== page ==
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Norwegian tabloid newspaper offers readers a ‘Breivik-free’ online edition

April 19th, 2012 | 1 Comment | Posted by in Legal, Online Journalism

Dagbladet, Norway’s second-largest tabloid newspaper, is offering its readers a ‘Breivik-free’ version of their website during the trial of Anders Behring Breivik.

By pressing a button at the top of the homepage marked “Forside uten 22. juli-saken”, readers can remove all mention of the high-profile trial.

Torry Pedersen, editor-in-chief of Verdens Gang, a Norwegian tabloid, told Journalisten.no that his paper considered the idea of having a similar button.

We toyed with the idea. We did the same – inspired by the Guardian – for the Prince’s wedding last year.

The Guardian’s liveblog of the Royal wedding in April 2011 featured a button on the home page which removed all coverage, leaving the reader with just the “proper news”.

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Friday deadline for core participant status for next Leveson inquiry module

March 26th, 2012 | No Comments | Posted by in Legal

The judge leading the public inquiry into press ethics has called for applications for core participant status for module three of the Leveson inquiry, which will look at the relationship between the press and politicians.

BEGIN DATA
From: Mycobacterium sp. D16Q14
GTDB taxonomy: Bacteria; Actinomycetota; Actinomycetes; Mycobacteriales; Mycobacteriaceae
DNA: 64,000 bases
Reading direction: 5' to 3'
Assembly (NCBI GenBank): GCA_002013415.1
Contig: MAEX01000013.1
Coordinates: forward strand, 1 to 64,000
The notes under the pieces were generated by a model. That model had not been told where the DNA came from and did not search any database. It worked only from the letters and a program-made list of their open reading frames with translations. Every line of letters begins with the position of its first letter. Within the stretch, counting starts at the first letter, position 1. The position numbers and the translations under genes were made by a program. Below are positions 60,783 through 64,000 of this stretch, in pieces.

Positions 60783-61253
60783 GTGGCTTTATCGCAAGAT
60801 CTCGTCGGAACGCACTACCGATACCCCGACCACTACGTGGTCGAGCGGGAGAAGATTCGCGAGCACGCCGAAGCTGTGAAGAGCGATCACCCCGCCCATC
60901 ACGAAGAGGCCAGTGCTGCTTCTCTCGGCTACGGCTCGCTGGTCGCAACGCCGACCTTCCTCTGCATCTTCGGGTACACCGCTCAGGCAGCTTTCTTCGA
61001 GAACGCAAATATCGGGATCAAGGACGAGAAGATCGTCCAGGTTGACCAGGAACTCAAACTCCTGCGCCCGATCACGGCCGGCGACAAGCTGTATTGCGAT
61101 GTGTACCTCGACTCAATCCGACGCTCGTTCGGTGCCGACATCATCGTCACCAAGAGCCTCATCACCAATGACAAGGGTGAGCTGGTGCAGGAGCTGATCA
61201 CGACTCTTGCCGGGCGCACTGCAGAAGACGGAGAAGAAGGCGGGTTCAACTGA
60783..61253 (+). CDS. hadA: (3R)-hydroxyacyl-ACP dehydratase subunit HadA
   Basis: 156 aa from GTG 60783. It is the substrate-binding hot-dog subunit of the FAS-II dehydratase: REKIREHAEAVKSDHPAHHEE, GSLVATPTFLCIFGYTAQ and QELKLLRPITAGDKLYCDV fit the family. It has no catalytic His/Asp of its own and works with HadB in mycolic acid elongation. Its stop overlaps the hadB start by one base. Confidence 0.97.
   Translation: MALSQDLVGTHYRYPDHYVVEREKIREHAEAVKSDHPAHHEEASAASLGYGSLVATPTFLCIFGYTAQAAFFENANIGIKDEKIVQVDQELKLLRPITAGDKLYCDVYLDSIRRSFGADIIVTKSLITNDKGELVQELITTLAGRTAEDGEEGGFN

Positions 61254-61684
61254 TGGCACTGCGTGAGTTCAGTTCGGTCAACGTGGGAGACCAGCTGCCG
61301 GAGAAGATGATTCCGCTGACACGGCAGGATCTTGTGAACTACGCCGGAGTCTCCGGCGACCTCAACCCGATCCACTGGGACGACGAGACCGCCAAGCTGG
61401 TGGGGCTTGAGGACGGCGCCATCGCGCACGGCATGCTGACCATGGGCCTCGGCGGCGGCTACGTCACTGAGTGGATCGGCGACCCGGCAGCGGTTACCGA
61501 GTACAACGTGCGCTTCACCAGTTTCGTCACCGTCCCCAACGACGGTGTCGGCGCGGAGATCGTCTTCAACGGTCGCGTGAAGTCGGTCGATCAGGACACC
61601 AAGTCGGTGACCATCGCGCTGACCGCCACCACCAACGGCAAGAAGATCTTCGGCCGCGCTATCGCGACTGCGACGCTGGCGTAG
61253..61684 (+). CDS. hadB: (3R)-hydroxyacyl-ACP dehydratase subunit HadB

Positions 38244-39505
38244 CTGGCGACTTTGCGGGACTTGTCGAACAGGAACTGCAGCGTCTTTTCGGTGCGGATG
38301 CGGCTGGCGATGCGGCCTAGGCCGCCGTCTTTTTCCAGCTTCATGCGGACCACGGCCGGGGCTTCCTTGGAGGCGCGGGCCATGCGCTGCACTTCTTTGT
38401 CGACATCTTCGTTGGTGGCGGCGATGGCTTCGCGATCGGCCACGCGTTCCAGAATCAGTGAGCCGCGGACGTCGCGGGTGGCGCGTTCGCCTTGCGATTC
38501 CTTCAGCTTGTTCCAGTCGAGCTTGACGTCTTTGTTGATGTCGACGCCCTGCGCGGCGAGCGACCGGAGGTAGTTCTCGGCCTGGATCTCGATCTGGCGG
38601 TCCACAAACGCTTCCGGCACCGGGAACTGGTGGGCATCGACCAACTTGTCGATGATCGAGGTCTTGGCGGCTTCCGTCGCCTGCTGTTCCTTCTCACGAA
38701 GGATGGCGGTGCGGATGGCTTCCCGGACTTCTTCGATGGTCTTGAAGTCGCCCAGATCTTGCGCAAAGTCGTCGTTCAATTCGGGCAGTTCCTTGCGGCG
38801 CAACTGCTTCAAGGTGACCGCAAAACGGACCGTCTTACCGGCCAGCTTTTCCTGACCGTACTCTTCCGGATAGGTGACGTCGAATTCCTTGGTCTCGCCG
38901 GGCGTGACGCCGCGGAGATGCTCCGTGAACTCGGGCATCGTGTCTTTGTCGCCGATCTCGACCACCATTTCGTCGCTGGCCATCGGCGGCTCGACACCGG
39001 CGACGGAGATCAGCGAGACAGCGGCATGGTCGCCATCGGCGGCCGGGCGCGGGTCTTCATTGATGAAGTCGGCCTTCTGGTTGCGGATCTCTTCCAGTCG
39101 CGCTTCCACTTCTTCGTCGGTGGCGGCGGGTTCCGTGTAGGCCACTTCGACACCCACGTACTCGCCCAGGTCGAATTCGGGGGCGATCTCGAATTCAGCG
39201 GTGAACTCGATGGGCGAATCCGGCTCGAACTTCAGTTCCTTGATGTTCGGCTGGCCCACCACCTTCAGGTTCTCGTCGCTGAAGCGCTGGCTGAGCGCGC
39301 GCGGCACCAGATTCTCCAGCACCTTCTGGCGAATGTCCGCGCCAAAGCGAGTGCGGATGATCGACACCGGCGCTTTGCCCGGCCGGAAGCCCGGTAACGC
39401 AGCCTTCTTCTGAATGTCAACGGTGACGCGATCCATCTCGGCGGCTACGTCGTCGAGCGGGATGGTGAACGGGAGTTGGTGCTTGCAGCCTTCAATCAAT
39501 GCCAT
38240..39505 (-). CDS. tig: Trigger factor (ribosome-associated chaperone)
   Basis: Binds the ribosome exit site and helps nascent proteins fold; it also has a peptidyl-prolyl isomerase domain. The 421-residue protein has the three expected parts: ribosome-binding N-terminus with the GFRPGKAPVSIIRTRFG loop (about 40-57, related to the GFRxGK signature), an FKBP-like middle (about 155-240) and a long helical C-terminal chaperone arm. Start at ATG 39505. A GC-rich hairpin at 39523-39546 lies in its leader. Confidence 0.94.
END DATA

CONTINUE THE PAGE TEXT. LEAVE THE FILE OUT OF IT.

Lord Justice Leveson is currently hearing module two of the inquiry, the relationship between the press and police, having heard evidence for module one, the relationship between the press and the public.

According to an announcement on the inquiry website applications for core participant status – which allows participants to be legally represented at the inquiry and have questions asked on their behalf – must be made by the end of Friday (30 March).

These applications and other issues will be considered at a directions hearing for module three to be held at 2pm on Tuesday, 2 April.

Module four will look at “recommendations for a more effective policy and regulation that supports the integrity and freedom of the press while encouraging the highest ethical standards”.